LAKEVIEW — Don Levey was thrilled when his one-of-a-kind brass camera lens found a new home.
He tenderly packaged up the 1850s Parisian antique and mailed it off to a buyer in San Diego, Calif., who paid $575 for it on eBay.
But somehow it got delivered instead to West Palm Beach, Fla., its tracking sticker lost in the process.
While Levey can't say for sure which office of the U.S. Postal Service made the mistake, he isn't the only Lakeview resident to recently complain about lost packages, mail haphazardly tossed in apartment lobbies and mail returned despite having the correct address.
"From now on, I'm going to be mailing anything with any value at all through UPS," he pledged.
But the Postal Service said it's been business as usual in Lakeview and nearby Uptown.
"The post office is not aware of any increase in complaints," in regard to mail delivery in the 60613, 60614 and 60657 ZIP codes, said Tim Norman, spokesman for the Chicago district of the Postal Service.
When a customer calls 1-800-ASK-USPS, files a complaint at a local branch or submits one online, the post office's delivery mitigation team investigates what went wrong and, ideally, locates the package, Norman said.
In Chicago, stolen packages also are "unfortunately" a frequent issue, he added.
One neighbor, however, suspects that's an excuse for packages that are, in reality, just delivered to the wrong address.
So far this year, more than a dozen packages have been mistakenly delivered to the lobby of David Dalka's building in the 1000 block of West Roscoe Street near Sheffield and Clark. The packages have been from UPS, but also the post office and other companies.
"Having this happen once is too many, but why is it happening so many times?" Dalka asked. "I look at this, and I say, 'Could it just be the ineptitude of these companies that is creating the misconception of a higher rate of stolen packages?'"
In the first seven months of the last five years, the number of thefts from porches or lobbies in Lakeview has hovered steadily at an average of eight per month, with 53 reported this year as of July 26, according to police data.
But not every package that goes missing is reported to police as stolen, nor are all missing packages necessarily the result of a theft, Dalka noted.
Some packages delivered to Dalka's building were meant for homes more than a mile away, which he framed as "just a bizarre thing" compared with a more understandable error of being one or two houses off.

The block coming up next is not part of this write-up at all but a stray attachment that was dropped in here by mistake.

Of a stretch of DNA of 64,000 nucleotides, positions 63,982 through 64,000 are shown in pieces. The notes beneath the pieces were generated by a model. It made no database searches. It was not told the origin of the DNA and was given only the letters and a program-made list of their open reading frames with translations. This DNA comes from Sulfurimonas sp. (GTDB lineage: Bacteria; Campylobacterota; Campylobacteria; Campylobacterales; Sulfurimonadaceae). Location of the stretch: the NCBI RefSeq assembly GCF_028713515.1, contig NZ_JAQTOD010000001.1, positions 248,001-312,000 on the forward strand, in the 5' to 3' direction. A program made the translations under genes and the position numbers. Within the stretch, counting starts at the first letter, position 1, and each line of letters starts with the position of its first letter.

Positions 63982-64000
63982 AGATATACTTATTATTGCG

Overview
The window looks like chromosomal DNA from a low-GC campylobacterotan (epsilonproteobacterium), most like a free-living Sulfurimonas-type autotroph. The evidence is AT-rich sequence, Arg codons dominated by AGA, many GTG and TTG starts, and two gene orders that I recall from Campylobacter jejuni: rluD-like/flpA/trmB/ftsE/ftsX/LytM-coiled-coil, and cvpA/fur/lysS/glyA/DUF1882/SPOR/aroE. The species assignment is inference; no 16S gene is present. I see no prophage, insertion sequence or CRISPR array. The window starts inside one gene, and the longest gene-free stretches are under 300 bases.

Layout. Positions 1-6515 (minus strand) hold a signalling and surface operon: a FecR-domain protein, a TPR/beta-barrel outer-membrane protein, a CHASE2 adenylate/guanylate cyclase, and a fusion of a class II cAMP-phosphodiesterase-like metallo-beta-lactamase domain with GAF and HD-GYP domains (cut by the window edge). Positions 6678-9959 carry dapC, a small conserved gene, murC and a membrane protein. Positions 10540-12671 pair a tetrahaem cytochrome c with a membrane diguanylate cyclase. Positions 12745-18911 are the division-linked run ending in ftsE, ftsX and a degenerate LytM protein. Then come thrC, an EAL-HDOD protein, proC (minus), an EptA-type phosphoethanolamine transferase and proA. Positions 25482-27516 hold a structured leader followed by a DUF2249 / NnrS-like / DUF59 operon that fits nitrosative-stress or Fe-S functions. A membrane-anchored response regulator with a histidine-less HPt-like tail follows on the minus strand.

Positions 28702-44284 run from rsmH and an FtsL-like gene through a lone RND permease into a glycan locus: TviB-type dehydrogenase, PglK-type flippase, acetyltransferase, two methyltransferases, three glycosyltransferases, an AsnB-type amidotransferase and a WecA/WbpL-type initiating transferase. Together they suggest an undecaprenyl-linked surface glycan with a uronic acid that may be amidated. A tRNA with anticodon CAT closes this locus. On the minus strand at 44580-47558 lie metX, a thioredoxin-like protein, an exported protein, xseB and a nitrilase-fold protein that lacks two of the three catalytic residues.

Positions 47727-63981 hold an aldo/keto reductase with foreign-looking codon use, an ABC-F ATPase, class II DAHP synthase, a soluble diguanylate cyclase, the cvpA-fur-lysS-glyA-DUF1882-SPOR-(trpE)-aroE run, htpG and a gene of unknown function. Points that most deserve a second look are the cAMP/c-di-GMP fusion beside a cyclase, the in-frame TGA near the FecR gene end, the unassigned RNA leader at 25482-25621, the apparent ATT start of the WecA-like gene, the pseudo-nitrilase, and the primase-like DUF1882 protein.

Even worse, "If police resources are being diverted toward this package-theft epidemic when it's really just misdelivery, that's a Greek tragedy," Dalka said. "To just blanket the blame on crime every time a package is missing is a cop-out, or operational ineptitude."
Others said mail routes in Lakeview have changed recently, leading to temporary carriers who aren't as familiar with the neighborhood or less devoted to its residents.
Norman did not immediately respond to a request for comment on route changes Thursday afternoon.
One neighbor, who asked not to be named, shared a video of a postal worker dropping a "sorry we missed you" slip in his mailbox, seemingly without ringing the doorbell or trying to notify the homeowner:
The issue is bad for businesses as well as neighbors. In neighborhood Facebook pages, business owners and residents alike have been sharing their post office horror stories over the last two weeks.
"It's rough on a small business," wrote Mike Salvatore, who owns Heritage Bicycles, 2959 N. Lincoln Ave. "We have $10,000 in payments made out to us being returned. Had to have a customer hand deliver their check today. It's pretty bad."
Vendors have called Building Blocks Toy Store, 3306 N. Lincoln Ave., asking if the shop has gone out of business after invoices are returned unopened, said store owner Katherine Nguyen McHenry. Other times, packages sent to customers have disappeared without a trace.
"We have told our vendors to stop using [the post office] to send anything to us," Nguyen McHenry said. In one situation, the toy store missed out on a $3,000 shipment of the wildly popular fidget spinners during the peak craze a few months back.
Nguyen McHenry said a mail carrier kept posting stickers on the back door of Building Blocks, claiming the business was closed at the time of attempted delivery. But, she said, that wasn't the case.
"It did really sting," the longtime business owner said.
One neighbor proposed a possible solution: The post office's new "informed delivery" service, which is a free option to receive scanned images of incoming mail, so customers know what to expect.
But that won't solve problems like one neighbor's Christmas card that took seven months to be returned to her after it wasn't delivered last year. Or the one in five wedding RSVPs that another neighbor said are getting sent back to guests, threatening their ability to attend a loved one's event.
Heather Johnson, meanwhile, was surprised to read online that her Amazon package had been delivered and "left in customer mail box." Not only was the package missing, but it would have been hard to stuff the 15-pound bag of dog food she was expecting into just about any mailbox, Johnson said.
Turns out, like others, her package was delivered to the wrong address down the street.
"Thankfully, a good Samaritan left me a note with his contact info so I could get it," she said.
As for Levey, he's spent the better part of a year now filing appeals, emailing the post office and fighting to get his money back now that his one-of-a-kind lens appears to be lost for good.
"They're ignoring this, and they think I'm going to go away," Levey said. "But this is still fresh on my mind. It's a big sham."